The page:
Tag Archives: Andres Guadamuz

Robot artists—should they get copyright protection

Clearly a lawyer wrote this June 26, 2017 essay on theconversation.com (Note: A link has been removed),

When a group of museums and researchers in the Netherlands unveiled a portrait entitled The Next Rembrandt, it was something of a tease to the art world. It wasn’t a long lost painting but a new artwork generated by a computer that had analysed thousands of works by the 17th-century Dutch artist Rembrandt Harmenszoon van Rijn.

The computer used something called machine learning [emphasis mine] to analyse and reproduce technical and aesthetic elements in Rembrandt’s works, including lighting, colour, brush-strokes and geometric patterns. The result is a portrait produced based on the styles and motifs found in Rembrandt’s art but produced by algorithms.

But who owns creative works generated by artificial intelligence? This isn’t just an academic question. AI is already being used to generate works in music, journalism and gaming, and these works could in theory be deemed free of copyright because they are not created by a human author.

This would mean they could be freely used and reused by anyone and that would be bad news for the companies selling them. Imagine you invest millions in a system that generates music for video games, only to find that music isn’t protected by law and can be used without payment by anyone in the world.

Unlike with earlier computer-generated works of art, machine learning software generates truly creative works without human input or intervention. AI is not just a tool. While humans program the algorithms, the decision making – the creative spark – comes almost entirely from the machine.

It could have been someone involved in the technology but nobody with that background would write “… something called machine learning … .”  Andres Guadamuz, lecturer in Intellectual Property Law at the University of Sussex, goes on to say (Note: Links have been removed),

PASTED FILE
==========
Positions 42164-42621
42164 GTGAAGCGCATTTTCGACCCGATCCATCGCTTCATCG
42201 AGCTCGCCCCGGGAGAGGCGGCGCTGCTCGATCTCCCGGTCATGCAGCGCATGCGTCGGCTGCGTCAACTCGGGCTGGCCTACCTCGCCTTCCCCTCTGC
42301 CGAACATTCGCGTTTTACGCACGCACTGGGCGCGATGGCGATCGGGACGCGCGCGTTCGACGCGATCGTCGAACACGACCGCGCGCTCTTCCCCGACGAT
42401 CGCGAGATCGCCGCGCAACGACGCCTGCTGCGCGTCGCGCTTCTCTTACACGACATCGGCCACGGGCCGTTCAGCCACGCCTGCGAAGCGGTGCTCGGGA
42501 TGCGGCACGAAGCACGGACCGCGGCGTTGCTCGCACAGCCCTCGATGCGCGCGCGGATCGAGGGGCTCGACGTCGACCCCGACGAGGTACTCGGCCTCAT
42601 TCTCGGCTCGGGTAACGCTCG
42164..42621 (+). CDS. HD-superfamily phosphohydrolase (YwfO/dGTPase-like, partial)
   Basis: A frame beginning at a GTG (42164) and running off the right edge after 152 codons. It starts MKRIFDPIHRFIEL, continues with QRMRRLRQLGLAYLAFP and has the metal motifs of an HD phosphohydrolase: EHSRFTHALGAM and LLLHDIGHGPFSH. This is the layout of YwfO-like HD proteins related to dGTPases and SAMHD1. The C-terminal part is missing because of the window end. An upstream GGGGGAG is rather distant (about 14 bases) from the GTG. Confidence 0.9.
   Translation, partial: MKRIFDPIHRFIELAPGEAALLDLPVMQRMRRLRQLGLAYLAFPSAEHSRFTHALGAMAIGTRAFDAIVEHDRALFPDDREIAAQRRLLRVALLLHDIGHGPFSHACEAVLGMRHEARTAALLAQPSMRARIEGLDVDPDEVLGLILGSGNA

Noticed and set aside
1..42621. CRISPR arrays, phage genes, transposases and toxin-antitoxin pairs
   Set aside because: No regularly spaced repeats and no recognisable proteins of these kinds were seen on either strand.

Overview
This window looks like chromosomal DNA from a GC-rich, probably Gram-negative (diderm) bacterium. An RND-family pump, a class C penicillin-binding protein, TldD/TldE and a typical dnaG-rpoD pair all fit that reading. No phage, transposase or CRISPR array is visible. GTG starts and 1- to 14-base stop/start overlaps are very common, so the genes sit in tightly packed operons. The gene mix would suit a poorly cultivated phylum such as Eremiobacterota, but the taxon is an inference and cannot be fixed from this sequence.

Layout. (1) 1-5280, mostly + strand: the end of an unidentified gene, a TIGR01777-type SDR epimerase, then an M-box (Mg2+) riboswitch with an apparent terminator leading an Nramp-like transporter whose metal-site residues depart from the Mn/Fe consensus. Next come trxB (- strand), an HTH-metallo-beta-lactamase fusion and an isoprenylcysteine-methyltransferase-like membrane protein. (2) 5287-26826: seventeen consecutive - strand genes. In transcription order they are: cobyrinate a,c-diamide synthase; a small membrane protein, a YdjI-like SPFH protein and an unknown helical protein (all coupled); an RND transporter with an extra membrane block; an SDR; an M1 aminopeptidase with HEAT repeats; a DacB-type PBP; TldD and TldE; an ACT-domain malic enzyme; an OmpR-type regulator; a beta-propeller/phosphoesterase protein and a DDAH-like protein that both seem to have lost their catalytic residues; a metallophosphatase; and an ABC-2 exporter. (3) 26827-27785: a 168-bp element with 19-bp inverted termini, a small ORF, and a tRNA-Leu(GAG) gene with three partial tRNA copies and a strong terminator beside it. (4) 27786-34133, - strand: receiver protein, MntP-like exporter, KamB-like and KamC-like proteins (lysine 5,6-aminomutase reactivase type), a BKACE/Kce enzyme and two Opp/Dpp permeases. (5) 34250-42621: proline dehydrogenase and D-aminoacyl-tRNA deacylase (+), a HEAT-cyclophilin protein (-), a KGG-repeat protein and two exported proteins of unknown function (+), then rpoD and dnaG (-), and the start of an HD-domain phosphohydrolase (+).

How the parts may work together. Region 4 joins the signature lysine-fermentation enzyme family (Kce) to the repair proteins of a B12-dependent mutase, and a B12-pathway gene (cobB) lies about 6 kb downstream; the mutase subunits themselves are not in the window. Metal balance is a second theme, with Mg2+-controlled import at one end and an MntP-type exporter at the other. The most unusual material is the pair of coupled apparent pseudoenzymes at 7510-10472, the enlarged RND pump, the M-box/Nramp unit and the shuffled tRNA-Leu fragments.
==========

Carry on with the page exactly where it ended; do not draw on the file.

Unlike with earlier computer-generated works of art, machine learning software generates truly creative works without human input or intervention. AI is not just a tool. While humans program the algorithms, the decision making – the creative spark – comes almost entirely from the machine.

That doesn’t mean that copyright should be awarded to the computer, however. Machines don’t (yet) have the rights and status of people under the law. But that doesn’t necessarily mean there shouldn’t be any copyright either. Not all copyright is owned by individuals, after all.

Companies are recognised as legal people and are often awarded copyright for works they don’t directly create. This occurs, for example, when a film studio hires a team to make a movie, or a website commissions a journalist to write an article. So it’s possible copyright could be awarded to the person (company or human) that has effectively commissioned the AI to produce work for it.

 

Things are likely to become yet more complex as AI tools are more commonly used by artists and as the machines get better at reproducing creativity, making it harder to discern if an artwork is made by a human or a computer. Monumental advances in computing and the sheer amount of computational power becoming available may well make the distinction moot. At that point, we will have to decide what type of protection, if any, we should give to emergent works created by intelligent algorithms with little or no human intervention.

The most sensible move seems to follow those countries that grant copyright to the person who made the AI’s operation possible, with the UK’s model looking like the most efficient. This will ensure companies keep investing in the technology, safe in the knowledge they will reap the benefits. What happens when we start seriously debating whether computers should be given the status and rights of people is a whole other story.